But since the banks I owe probably won’t show up, I will probably just be talked mean to, and given a repayment plan. At least the interest charges will stop. Most of what I owe is accumulated interest.
Today I needed some chocolate to make it through Valentine’s Day. Chocolate covered peanuts are perfect for diabetic depression. Chocolate to bring me up, and peanuts to help me not spike or drop in blood sugar levels. Depression and Valentine’s Day have always walked hand in hand in my recollection. Maybe it was the Valentine’s cards that we used as kids that did that to me. You know, the ones where your parents buy them in bulk, and after you pick that one for the special someone, you just put your classmate’s names on random cards from the pile for the rest. And then later that special someone gives you an obviously random card in return. Blues City!
I was, of course, a kid in the 60’s, in the Space Age of Mercury and Gemini Missions. Those were the cards I picked from for her.
But what kind of weird messages did the other random cards send? Some of them were absolutely bizarre.
What kind of love goes with socks with holes in them, and screwy boys with little pigs? No wonder so many of us grew up a bit demented.
And how is being eaten by a giant cat not traumatizing?
Some cards were inappropriate, and some were all wet. All of these are a bit perverted.
This one causes nightmares.
And boys should never have to get cards like these from a girl. Knives and forks and wieners? It makes me shudder just to look at them.
And what does love have to do with food? At least, anthropomorphic food? And food puns?
These are just scary and weird.
And there were Valentine’s cards that were right for me, but I didn’t want them. Enough eating of fuzzy worms on Valentine’s Day for me!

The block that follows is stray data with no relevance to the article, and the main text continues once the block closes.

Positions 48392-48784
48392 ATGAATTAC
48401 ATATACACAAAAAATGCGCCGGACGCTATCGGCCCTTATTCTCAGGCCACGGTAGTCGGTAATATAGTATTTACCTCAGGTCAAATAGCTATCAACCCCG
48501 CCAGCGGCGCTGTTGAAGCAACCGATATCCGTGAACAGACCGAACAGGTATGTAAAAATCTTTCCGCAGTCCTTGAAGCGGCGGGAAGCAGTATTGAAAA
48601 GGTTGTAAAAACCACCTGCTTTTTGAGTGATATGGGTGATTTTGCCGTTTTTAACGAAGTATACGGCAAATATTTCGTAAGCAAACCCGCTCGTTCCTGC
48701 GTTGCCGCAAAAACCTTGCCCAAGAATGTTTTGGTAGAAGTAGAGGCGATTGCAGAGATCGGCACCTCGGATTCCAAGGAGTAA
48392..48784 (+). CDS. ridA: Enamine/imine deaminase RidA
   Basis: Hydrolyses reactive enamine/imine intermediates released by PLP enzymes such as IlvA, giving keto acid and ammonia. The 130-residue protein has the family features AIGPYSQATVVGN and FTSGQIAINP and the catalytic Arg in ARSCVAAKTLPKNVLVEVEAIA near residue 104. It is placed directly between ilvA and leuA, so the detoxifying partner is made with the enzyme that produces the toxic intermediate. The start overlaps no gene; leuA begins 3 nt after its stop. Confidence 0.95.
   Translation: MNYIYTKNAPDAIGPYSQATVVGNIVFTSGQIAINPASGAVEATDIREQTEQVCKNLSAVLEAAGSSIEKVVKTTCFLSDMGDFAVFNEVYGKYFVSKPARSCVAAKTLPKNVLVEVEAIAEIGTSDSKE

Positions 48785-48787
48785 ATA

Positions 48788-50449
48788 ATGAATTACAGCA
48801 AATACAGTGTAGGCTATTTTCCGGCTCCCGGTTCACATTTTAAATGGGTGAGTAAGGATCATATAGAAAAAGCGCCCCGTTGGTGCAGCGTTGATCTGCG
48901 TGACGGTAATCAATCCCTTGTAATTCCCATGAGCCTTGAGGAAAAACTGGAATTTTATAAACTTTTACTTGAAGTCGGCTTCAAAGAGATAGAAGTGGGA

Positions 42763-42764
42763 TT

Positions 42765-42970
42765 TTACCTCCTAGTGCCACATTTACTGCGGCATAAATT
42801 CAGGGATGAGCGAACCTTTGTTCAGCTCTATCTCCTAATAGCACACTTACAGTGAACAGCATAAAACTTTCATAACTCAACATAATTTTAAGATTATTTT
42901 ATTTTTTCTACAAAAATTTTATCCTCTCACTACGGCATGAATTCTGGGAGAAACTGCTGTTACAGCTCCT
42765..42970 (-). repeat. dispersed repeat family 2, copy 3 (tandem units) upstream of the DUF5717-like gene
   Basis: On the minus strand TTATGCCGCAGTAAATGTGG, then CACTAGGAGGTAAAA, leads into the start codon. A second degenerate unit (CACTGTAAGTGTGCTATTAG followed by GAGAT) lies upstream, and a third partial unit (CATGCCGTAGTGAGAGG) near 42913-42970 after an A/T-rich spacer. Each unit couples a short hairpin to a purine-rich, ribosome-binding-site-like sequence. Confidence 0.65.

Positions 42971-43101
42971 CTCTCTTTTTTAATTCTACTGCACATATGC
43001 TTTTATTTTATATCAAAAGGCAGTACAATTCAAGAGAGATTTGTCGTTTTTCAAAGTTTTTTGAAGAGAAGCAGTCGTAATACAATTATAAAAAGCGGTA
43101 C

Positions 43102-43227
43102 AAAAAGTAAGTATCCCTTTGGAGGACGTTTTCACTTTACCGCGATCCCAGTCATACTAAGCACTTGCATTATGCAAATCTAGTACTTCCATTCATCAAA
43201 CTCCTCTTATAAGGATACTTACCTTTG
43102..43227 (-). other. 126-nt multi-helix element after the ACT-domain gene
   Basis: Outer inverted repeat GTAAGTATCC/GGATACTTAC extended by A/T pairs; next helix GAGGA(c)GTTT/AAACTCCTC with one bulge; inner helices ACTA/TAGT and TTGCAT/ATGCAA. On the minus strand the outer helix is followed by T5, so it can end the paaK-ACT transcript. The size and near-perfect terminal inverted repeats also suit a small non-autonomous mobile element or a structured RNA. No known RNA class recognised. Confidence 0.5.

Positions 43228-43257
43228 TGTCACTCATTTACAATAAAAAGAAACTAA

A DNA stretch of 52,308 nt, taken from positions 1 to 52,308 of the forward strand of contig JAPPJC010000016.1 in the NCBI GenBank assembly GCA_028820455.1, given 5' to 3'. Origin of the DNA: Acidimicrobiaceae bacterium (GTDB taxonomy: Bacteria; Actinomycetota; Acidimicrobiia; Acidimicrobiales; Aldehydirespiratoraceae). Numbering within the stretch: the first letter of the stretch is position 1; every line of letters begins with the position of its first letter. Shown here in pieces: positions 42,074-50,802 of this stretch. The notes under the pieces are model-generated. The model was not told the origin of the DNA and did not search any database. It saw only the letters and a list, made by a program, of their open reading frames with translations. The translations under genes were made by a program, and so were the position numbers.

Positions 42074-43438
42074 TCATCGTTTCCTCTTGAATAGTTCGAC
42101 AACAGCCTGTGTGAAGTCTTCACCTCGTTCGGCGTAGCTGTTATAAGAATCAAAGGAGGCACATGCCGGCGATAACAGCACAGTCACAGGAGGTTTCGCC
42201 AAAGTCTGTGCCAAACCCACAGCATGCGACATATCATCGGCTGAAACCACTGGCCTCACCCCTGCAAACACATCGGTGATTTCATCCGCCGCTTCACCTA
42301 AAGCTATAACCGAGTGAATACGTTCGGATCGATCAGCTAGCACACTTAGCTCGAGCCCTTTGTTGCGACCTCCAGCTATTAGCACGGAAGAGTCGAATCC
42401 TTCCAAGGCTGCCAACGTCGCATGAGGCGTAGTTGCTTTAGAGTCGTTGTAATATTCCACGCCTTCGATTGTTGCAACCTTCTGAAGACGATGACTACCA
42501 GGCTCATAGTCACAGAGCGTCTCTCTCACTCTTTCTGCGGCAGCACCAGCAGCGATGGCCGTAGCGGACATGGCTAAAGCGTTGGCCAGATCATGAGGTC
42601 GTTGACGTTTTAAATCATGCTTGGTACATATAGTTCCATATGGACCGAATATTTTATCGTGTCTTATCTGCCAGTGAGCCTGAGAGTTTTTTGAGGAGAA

So it’s no wonder V-Day makes me blue. I was trained to it from an early age. Now, I just buy myself chocolate.
When I started this whole blogging-every-day thing, I decided the rule had to be 500 words written in a day. And I meant to hold myself to writing 500 words somewhere in the writing day, whether it was my blog post or the novel I was working on, or a combination of both. I followed that rule religiously through more than 1,500 blog posts and five first draft novels. I found it easier and easier to surpass 500 words on a daily basis. There are all sorts of bits of time available and I collect ideas faster than a rich kid generates empty candy wrappers. The more I call on the well of words for more words, the more words are available. Now, it seems, writing only 500 words is the trick.
I suppose I have become an Old Man of Words. I know both the rules and the exceptions.
Knowing that I can write more than 500 words easily, then the question becomes, why don’t I? Well, the cardinal rule is “Say it short. Say it simple. And say it sweet.” That rule can generate a lot of wonderful writing, full of juicy ideas that splash with flavor when you bite into them. Ernest Hemingway knew that rule. Every poet knows it. Readers generally prefer the easily accessible idea expressed with elegance.